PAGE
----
BOOK REVIEW! CONFESSOR

By Terry Goodkind. The Sword of Truth series draws to a conclusion

Author: Terry Goodkind

Publisher: Voyager

603 pages • £20

ISBN: 978-0-00725-082-0

Rating:

Regular readers of the Sword of Truth series are going to find pretty much what they've come to expect in this eleventh and final novel: brutality, intense suffering and utter evil side-by-side with noble aims, reams of philosophy and freedom.

The Chainfire spell (which was cast two volumes ago) is devouring everyone's memories and destroying magic in the process. As the army of the depraved Imperial Order lays siege to the last stronghold of freedom, Richard Rahl is the only person who can stop the powers of darkness, but he's a captive of the Imperial Order itself, forced to play in their vicious, often fatal Game of Life (no, not the board game – although it can sometimes turn violent…)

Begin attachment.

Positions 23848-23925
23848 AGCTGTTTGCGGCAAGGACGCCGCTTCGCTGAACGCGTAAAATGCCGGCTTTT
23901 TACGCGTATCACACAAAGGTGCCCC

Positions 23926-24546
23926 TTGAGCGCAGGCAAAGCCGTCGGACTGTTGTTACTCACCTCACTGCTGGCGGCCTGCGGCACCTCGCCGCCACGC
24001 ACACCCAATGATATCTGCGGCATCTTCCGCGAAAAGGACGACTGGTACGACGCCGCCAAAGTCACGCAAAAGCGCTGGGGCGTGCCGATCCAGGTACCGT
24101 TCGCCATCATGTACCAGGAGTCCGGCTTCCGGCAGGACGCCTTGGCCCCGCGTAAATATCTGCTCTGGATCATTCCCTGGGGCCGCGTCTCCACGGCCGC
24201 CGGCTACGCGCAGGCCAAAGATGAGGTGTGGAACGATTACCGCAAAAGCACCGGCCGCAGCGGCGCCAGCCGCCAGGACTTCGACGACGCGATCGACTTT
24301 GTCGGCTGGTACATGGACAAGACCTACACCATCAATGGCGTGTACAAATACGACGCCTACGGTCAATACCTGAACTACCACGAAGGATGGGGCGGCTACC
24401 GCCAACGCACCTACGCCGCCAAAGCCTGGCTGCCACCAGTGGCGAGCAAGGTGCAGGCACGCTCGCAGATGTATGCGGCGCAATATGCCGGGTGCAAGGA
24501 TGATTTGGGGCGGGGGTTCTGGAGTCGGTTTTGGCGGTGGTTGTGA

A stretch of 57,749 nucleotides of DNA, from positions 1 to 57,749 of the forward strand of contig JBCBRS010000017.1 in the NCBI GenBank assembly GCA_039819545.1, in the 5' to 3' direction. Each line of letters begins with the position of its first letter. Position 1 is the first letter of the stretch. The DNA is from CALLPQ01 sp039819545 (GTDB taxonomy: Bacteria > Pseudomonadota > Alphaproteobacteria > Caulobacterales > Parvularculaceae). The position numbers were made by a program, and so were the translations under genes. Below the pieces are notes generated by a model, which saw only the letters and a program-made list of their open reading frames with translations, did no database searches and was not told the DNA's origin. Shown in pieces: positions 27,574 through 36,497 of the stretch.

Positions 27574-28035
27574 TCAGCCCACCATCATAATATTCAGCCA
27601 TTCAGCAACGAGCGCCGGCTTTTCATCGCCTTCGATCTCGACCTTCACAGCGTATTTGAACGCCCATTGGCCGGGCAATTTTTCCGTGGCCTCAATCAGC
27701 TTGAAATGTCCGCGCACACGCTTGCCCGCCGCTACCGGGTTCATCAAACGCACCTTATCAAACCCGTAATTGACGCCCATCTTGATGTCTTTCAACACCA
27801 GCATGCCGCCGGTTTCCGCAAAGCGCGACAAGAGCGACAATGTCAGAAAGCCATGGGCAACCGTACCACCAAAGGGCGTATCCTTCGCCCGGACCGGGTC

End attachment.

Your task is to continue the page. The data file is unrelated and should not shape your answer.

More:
That Terry Goodkind is an excellent storyteller has never been in question with this series. The fact that he believes passionately in putting meaning into his stories gives them much more depth than you’ll find in an average fantasy. He may use traditional medieval settings as a backdrop, but he's pushing the envelope with the messages he's trying to get across. And you have to admire him for taking people out of their comfort zone: making them consider the true nature of abuse, and how we can be lead into destructive ways of behaving without realising how negative we have become.

What the series lacks is a touch of subtlety. These deeper messages may be delivered carefully through the dialogue and actions of Richard and his wife, Kahlan, but unfortunately they are delivered again and again and again. The repetitiveness in one volume is just about tolerable but the cumulative effect over the series is ultimately counter-productive to Goodkind’s desire to get his ideas out there, because you stop listening. Which is a shame, because the nobility of mankind and a love of life are pretty good concepts to spread around, and a lighter touch would have proved so much more influential.

Sandy Auden

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